Phosphorus, Elemental (alias of 1381)

CAS RN:7723-14-0

Reactivities / Incompatibilities

Red: Avoid uncontrolled contact with oxidizing agents ... or with strong alkaline hydroxides. Can react violently with oxidizing agent in presence of air & moisture, liberating phosphorus acids & toxic, spontaneously flammable phosphine gas.

Air, oxidizers (including elemental sulfur & strong caustics), halogens [Note: Ignites spontaneously in moist air].

Caution: avoid contact with potassium chlorate, potassium permanganate, peroxides and other oxidizing agents; explosions may result on contact or friction.

Phosphorus boiled with alkaline hydroxides yields mixed phosphines which may ignite spontaneously in air.

A mixture of white (or yellow) phosphorus and ammonium nitrate can be exploded by percussion.

White or red phosphorus and boron triiodide react with incandescence.

A combination of finely divided phosphorus with finely divided bromates (also chlorates or iodates) of barium, calcium, magnesium, potassium, sodium, or zinc will explode with heat, percussion, and sometimes, light friction.

Phsophorus reacts vigorously below 250 deg C with any of the following materials: cesium, lithium, potassium, rubidium, sodium, sulfur.

Cesium acetylene carbide becomes incandescent when warmed in contact with phosphorus.

Phosphorus sprinkled with animal charcoal ignites at 15.5 deg C in the open air.

Phosphorus burns spontaneously in gaseous chlorine. Phosphorus (white or yellow) burns in chlorine gas with a pale green light. Red phosphorus reacts with chlorine at ordinary temperatures. Finely divided red phosphorus ignites spontaneously in chlorine at ordinary temperatures. The reaction of phosphorus and chlorine, fluorine, or bromine is highly exothermic. All can explode in contact with white phosphorus. The reaction of white phosphorus and liquid chlorine is explosive.

Yellow phosphorus reacts feebly with chlorosulfonic acid if cold. At temperatures from 25 deg to 30 deg C, the reaction begins vigorously (with evolution of hydrogen chloride and sulfur dioxide) and ends with an explosion. With red phosphorus a higher temperature is necessary to start the reaction.

When lead dioxide and red phosphorus are ground the mass ignites; with yellow phosphorus, there is an explosion.

A student was injured by an explosion when he attempted to mix these two chemicals /magnesium perchlorate and phosphorus/ in the laboratory.

A mixture of mercuric oxide and phosphorus explodes when struck with a hammer and when boiled with water and phosphorus. A mixture of mercurous nitrate and phosphorus explodes violently when struck with a hammer.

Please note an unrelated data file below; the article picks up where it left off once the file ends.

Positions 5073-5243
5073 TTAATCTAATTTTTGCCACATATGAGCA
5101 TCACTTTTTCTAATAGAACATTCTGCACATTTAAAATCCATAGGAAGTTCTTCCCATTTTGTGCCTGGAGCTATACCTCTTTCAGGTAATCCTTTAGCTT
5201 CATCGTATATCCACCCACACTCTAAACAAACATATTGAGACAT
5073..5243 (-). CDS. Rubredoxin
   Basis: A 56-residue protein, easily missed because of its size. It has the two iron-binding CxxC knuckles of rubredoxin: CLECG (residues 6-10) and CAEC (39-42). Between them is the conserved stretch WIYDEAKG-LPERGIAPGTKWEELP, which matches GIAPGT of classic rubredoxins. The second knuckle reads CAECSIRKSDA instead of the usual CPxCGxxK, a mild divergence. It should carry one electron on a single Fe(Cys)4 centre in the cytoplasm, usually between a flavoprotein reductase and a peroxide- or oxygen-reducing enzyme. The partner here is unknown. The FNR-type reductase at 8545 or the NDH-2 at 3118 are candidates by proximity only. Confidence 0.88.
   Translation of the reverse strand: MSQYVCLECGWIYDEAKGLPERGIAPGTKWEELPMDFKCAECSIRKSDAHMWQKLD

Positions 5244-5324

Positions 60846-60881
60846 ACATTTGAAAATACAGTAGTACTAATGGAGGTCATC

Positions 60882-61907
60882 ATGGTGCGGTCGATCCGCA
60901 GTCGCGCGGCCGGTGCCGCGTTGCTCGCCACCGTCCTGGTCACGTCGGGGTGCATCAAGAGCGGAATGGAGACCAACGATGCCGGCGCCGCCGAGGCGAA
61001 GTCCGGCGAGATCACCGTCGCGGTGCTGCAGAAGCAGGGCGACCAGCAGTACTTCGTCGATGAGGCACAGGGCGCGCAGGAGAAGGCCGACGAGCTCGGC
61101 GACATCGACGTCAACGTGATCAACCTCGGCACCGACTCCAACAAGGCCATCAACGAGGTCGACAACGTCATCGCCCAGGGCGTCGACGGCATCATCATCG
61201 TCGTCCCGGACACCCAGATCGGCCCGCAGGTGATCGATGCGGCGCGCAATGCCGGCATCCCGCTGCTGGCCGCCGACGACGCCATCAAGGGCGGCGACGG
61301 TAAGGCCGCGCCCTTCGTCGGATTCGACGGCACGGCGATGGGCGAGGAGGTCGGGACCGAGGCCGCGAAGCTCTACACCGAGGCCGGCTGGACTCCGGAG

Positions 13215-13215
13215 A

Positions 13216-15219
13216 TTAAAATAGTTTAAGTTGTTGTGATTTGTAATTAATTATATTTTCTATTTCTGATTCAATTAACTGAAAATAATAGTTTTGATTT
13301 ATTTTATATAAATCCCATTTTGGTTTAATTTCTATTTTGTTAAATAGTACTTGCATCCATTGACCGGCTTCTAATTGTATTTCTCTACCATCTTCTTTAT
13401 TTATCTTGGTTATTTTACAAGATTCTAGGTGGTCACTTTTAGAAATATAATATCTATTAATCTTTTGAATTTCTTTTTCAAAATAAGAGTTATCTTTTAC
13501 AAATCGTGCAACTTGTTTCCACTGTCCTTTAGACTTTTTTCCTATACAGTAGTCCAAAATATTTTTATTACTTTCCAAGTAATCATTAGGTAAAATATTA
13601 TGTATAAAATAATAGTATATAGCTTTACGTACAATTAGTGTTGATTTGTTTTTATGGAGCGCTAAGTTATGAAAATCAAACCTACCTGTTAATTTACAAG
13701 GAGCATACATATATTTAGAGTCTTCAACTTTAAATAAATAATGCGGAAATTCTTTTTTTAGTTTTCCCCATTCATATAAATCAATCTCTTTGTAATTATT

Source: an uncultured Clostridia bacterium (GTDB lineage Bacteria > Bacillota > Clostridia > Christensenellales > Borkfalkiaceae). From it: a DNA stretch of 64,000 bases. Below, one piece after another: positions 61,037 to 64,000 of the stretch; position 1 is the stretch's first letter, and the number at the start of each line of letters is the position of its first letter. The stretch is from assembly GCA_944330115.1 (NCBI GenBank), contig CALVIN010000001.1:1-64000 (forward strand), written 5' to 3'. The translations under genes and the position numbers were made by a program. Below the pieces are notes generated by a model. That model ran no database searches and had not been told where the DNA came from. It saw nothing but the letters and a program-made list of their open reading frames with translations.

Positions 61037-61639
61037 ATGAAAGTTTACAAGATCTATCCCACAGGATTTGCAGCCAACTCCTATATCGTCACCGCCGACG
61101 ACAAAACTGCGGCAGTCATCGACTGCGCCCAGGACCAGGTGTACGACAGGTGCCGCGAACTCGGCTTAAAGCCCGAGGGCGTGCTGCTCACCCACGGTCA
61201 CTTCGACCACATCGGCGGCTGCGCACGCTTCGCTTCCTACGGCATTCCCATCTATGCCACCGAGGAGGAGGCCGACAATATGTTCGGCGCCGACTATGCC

Phosphorus ignites the vapor of nitric acid and burns with an intense white light.

Phosphorus and oxygen or iodine undergo a vigorous reaction at room temperature.

If a drop of solution of phosphorus in carbon disulfide is placed on powdered potassium chlorate, an explosion occurs as the solvent evaporates.

When phosphorus is boiled with a solution of sodium or potassium hydroxide, phosphine gas is evolved which is spontaneously flammable.

If red or white phosphorus is mixed with potassium iodate and moistened with a few drops of water, the mixture reacts violently, sometimes explosively.

Crystals of potassium permanganate explode vigorously when ground with phosphorus.

Red phosphorus reacts in the cold with selenium oxychloride evolving light and heat; white phosphorus reacts explosively.

A mixture of silver nitrate and phosphorus explodes violently when struck with a hammer. When amorphous phosphorus is ground with silver oxide, the mixture ignites.

Red phosphorus and sodium chlorite react in aqueous suspension in a strongly exothermic manner. The reaction can have a sudden, almost explosive stage.

Phosphorus and sodium peroxide react with flame or explosion.

When a mixture of sulfur and yellow phosphorus is warmed, the two elements unite in all proportions with vivid combustion and powerful explosions.

Yellow phosphorus ignites after exposure to the vapor of sulfur trioxide. A piece of phosphorus dropped into liquid sulfur trioxide reduces the latter with violence. When the pieces of phosphorus are large, the heat raises the temperature of the phosphorus sufficiently to cause ignition.

Yellow phosphorus ignites when placed in boiling concentrated sulfuric acid.

Phosphorus and zirconium react with incandescence when heated in a vacuum.

The mixture /vanadium oxytrichloride and phosphorus/ produces an explosive reaction below 100 deg C with more than small amounts.

Dangerous explosion hazard by chemical reaction with ... Antimony pentafluoride, Barium bromate, Beryllium, ... Calcium bromate, Magnesium bromate, Potassium bromate, Sodium bromate, Zinc bromate, Bromine, ... Bromine trifluoride, BrN3,... Cesium, CsHC2, Cs3N, ... Chlorite, (Cl2 + heptane), ClO, Chlorine trifluoride, Chlorate ... CrO3, Cr(OCl)2, copper, NCl, Iodine monobromide, Iodine monochloride, Iodine pentafluoride, Iron, Lanthanum, ... Li2C2, Li6CS, magnesium perchlorate, manganese, ...Neodymium, nickel, nitrates, NBr, Nitrogen dioxide, Nitrogen bromide, Nitrogen chloride, NOF, FNO2, oxygen, performic acid, Platinum, ... K3N, ... K2O2, ... RbHC2, Se2Cl2, ... SeOF2, SeF4, Na2C2, Na2O2, ... Thorium, peroxyformic acid, ... halogen azides, hexalithium disilicide.

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